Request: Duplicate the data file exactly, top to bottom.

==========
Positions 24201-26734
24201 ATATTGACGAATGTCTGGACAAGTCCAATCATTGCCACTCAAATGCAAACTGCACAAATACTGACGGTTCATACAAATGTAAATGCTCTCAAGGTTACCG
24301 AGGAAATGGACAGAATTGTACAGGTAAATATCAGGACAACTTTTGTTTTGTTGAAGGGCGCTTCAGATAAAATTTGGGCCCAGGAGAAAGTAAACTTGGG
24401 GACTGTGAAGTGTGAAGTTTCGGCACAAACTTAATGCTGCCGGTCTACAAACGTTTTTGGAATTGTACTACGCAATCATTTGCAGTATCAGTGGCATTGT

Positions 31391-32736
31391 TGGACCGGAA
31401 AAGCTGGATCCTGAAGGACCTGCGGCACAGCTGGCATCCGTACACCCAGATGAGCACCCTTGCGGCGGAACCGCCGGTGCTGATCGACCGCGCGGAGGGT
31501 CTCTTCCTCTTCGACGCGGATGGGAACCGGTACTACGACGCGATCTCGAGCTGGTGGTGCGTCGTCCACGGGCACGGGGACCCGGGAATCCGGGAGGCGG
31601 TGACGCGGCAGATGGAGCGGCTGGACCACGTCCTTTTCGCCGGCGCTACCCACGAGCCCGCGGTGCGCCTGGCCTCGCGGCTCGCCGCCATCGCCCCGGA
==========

Positions 24201-26734
24201 ATATTGACGAATGTCTGGACAAGTCCAATCATTGCCACTCAAATGCAAACTGCACAAATACTGACGGTTCATACAAATGTAAATGCTCTCAAGGTTACCG
24301 AGGAAATGGACAGAATTGTACAGGTAAATATCAGGACAACTTTTGTTTTGTTGAAGGGCGCTTCAGATAAAATTTGGGCCCAGGAGAAAGTAAACTTGGG
24401 GACTGTGAAGTGTGAAGTTTCGGCACAAACTTAATGCTGCCGGTCTACAAACGTTTTTGGAATTGTACTACGCAATCATTTGCAGTATCAGTGGCATTGT

Positions 31391-32736
31391 TGGACCGGAA
31401 AAGCTGGATCCTGAAGGACCTGCGGCACAGCTGGCATCCGTACACCCAGATGAGCACCCTTGCGGCGGAACCGCCGGTGCTGATCGACCGCGCGGAGGGT
31501 CTCTTCCTCTTCGACGCGGATGGGAACCGGTACTACGACGCGATCTCGAGCTGGTGGTGCGTCGTCCACGGGCACGGGGACCCGGGAATCCGGGAGGCGG
31601 TGACGCGGCAGATGGAGCGGCTGGACCACGTCCTTTTCGCCGGCGCTACCCACGAGCCCGCGGTGCGCCTGGCCTCGCGGCTCGCCGCCATCGCCCCGGA